Taking the Fifth A Tough Task At Merion GC
Ardmore, Pa. — The first approach shot into the fifth green at the 2013 U.S. Open was nearly perfect.
And then, like the treacherous slope that makes No. 5’s putting surface perhaps the most difficult at Merion Golf Club, it was all downhill from there.
When the abbreviated first day ended, the par-4 fifth was rated the most difficult hole on the course. It averaged 4.77 strokes per golfer and there were only two birdies after 114 of 156 golfers played the hole on a stormy day yesterday.
Ryan Yip had one of the birdies, and he was the first player to hit into the green. After splitting the fairway on his drive, the 28-year-old from Canada hit a hybrid club shot that landed just to the right of the hole, caught the hill, and rolled 25 yards to about three feet under the hole.
He tapped in for a 3, for one of three birdies on a day that ended with Yip, playing in his first Open, finishing with a 6-over 76.
Yip’s birdie was one of the few success stories at No. 5. While the hole is one of the longest par 4s at Merion — it played to 499 yards yesterday — and probably the most difficult tee shot on the entire course, it is the green that makes the hole a classic.
“The green is a bit funky,” said Nicholas Colsaerts, who tallied a 5 on the hole and finished the day at 1 under. “You don’t really have any sort of control, even if you play a second shot from 220 yards out or you hack out and have 80 yards left. It’s a difficult shot to get close, and the green is also challenging.”
The green is 36 yards deep and 18 yards wide and is a near-perfect circle. Almost everything runs from right to left toward a creek that runs alongside most of the hole and meanders dangerously close to the green.
The slope is so severe that the United States Golf Association has told Merion’s course superintendent to cut the green slightly less than the other 17. So while the rest of the greens will be mowed to have speeds of 13-13.5 on the Stimpmeter, the USGA planned to have the fifth around 12.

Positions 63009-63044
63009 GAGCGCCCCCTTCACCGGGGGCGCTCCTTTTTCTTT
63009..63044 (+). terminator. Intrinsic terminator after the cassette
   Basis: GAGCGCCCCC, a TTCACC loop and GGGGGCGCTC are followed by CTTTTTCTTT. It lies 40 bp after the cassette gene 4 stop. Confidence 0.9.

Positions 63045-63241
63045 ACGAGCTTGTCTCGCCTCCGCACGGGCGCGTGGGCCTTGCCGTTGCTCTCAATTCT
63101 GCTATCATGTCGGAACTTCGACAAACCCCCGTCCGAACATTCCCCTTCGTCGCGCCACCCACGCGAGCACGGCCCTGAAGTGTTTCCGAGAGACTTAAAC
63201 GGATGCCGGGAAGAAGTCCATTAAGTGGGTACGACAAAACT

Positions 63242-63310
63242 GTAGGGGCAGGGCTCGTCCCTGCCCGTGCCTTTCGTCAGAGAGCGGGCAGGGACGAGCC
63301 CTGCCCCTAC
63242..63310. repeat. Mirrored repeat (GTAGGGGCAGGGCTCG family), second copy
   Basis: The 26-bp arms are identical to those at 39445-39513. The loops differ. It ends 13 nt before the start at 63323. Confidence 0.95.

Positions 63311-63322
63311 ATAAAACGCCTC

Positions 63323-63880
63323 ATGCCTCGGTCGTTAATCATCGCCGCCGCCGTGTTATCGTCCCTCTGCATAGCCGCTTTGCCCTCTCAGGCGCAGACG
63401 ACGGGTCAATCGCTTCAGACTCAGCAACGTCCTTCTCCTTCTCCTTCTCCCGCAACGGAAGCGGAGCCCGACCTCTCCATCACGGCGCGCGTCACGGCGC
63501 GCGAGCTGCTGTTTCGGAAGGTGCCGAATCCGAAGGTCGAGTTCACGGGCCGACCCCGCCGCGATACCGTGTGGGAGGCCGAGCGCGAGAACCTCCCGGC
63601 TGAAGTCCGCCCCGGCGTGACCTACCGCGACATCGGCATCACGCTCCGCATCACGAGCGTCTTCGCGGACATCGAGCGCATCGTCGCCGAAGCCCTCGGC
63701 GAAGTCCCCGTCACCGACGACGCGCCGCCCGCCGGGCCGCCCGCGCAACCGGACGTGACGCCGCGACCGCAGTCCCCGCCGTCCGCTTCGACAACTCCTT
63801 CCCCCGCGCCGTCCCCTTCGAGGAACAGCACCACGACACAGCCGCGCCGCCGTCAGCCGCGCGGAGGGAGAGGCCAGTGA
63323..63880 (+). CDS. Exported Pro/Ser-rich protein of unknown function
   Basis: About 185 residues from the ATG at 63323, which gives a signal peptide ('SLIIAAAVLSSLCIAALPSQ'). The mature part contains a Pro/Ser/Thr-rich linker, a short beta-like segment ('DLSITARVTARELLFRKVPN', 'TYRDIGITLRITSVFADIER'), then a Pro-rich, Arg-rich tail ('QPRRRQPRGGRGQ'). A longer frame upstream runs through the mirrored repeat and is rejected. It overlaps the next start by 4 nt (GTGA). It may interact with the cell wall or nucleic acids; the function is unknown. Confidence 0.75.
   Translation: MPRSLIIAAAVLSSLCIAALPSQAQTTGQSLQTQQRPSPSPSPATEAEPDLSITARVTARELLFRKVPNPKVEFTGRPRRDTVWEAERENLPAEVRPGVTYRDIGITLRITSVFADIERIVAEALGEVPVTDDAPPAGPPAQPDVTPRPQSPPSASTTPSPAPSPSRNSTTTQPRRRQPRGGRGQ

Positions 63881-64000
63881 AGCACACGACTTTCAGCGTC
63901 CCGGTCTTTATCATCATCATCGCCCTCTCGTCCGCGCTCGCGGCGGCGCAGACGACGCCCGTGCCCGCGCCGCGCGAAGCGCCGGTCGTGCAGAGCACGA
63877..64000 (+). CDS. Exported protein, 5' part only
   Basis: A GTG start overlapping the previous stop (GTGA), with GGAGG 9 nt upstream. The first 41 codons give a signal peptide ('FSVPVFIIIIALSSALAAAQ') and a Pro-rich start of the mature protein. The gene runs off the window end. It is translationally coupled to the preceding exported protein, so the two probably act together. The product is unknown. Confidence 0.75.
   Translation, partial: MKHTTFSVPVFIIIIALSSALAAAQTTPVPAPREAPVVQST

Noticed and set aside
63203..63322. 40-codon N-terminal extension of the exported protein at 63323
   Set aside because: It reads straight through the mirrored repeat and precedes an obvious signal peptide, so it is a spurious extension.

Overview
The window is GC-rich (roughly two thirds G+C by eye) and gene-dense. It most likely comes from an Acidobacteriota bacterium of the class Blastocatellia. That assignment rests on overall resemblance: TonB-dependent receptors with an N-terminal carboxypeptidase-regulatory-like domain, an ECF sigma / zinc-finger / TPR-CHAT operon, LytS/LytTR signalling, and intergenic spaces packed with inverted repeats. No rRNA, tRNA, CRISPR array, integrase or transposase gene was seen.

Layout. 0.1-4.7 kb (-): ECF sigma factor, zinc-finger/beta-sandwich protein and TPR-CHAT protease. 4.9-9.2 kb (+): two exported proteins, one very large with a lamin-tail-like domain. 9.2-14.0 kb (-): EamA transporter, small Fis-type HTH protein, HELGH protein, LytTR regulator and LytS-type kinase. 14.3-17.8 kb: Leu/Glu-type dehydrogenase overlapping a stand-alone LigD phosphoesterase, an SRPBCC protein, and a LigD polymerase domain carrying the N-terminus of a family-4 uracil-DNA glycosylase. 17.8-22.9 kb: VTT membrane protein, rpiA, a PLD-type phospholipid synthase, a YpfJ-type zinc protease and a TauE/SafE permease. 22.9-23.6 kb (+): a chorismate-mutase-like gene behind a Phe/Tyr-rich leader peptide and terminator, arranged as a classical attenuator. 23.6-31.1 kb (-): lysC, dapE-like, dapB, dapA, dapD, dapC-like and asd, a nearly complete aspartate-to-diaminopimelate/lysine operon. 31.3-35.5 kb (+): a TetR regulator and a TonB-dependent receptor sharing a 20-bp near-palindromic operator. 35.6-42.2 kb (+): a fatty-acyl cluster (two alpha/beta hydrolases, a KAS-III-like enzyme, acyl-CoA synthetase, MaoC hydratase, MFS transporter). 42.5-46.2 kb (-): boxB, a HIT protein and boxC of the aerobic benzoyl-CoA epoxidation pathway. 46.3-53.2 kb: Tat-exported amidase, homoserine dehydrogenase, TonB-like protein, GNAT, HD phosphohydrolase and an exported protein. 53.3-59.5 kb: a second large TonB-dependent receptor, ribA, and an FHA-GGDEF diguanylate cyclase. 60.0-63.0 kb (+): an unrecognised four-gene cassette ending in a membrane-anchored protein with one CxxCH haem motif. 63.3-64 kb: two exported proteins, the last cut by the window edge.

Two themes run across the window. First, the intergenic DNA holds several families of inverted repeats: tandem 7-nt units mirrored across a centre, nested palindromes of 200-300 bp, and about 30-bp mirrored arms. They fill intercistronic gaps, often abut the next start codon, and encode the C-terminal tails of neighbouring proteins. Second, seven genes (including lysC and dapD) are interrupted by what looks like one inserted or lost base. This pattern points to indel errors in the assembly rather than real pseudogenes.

There’s also a false front. It played tricks on the golfers yesterday because of a front-left pin placement. Countless players hit the green, even beyond the hole, only to have the ball spin back and off the surface.
Even with soft greens, getting to the hole proved especially difficult. But even if a golfer got within six feet, the putts weren’t gimmes because of some tricky breaks. Putts from above the hole were knee-knockers, but quite a few attempts were left short from below the cup.
The fifth obviously wouldn’t be as hard if the hole was shorter or the landing area wider. No one seemed to be able to reach the green in 2 if they found the rough. Tiger Woods did when he hacked a hybrid out of the grass and ran off the back. His chip and subsequent putt were short, though, and he took a 5.
Phil Mickelson, who shot a 3-under 67 for the clubhouse lead, drove his ball into the hazard that lines the left side of the fairway. He chopped his ball out to the fairway and hit is third shot seven feet below the hole. He rammed in his putt for one of 39 pars on the day.
Tim Clark made double bogey after dumping his tee ball into the hazard. Matt Kuchar drove his into the trap and took a 5. Dustin Johnson chipped out from the rough but couldn’t get up and down and carded another of the hole’s bogeys.
But it wasn’t just the wayward drives that produced high scores. Martin Laird hit his second shot short of the green. His subsequent chip made it to within about six feet of the hole, stopped, and reversed back down the slope and off the green. He chucked his wedge back to his caddie in obvious disgust and needed three more shots for his 6.
Charley Hoffman hit maybe the longest drive at No. 5, but his second shot from the fairway was fat. His third was chunky, as well, checked up short, and trickled back to the fringe. The long-haired blonde leaned against his wedge and just stared into the air.
Peter Hanson, Paul Casey and Rory Sabbatini all hit third-shot wedges into the green that landed a few feet past the hole but had too much spin and spun off the crown and down the slope.
The worst fortune may have been had by Roger Tambellini. The 38-year-old journeyman landed his second shot on the green, but had a 40-foot curler remaining. He gassed his birdie putt by the hole and needed three more strokes to get home.
Bubba Watson’s approach shot landed just shy of the green. He had the pin pulled and putted from 30 feet, but was five feet short. The 2012 Masters winner held up his hands as if to say, “How did that happen?” His par attempt wasn’t even close and he tapped in for a 5.
Aside from Yip, there were some moments to savor. John Huh, after taking an unplayable lie, hit his third shot from 250 yards or so out. The ball caught the bank and rolled just 12 feet by the pin.
But he, like many others, missed his par putt and carded a bogey.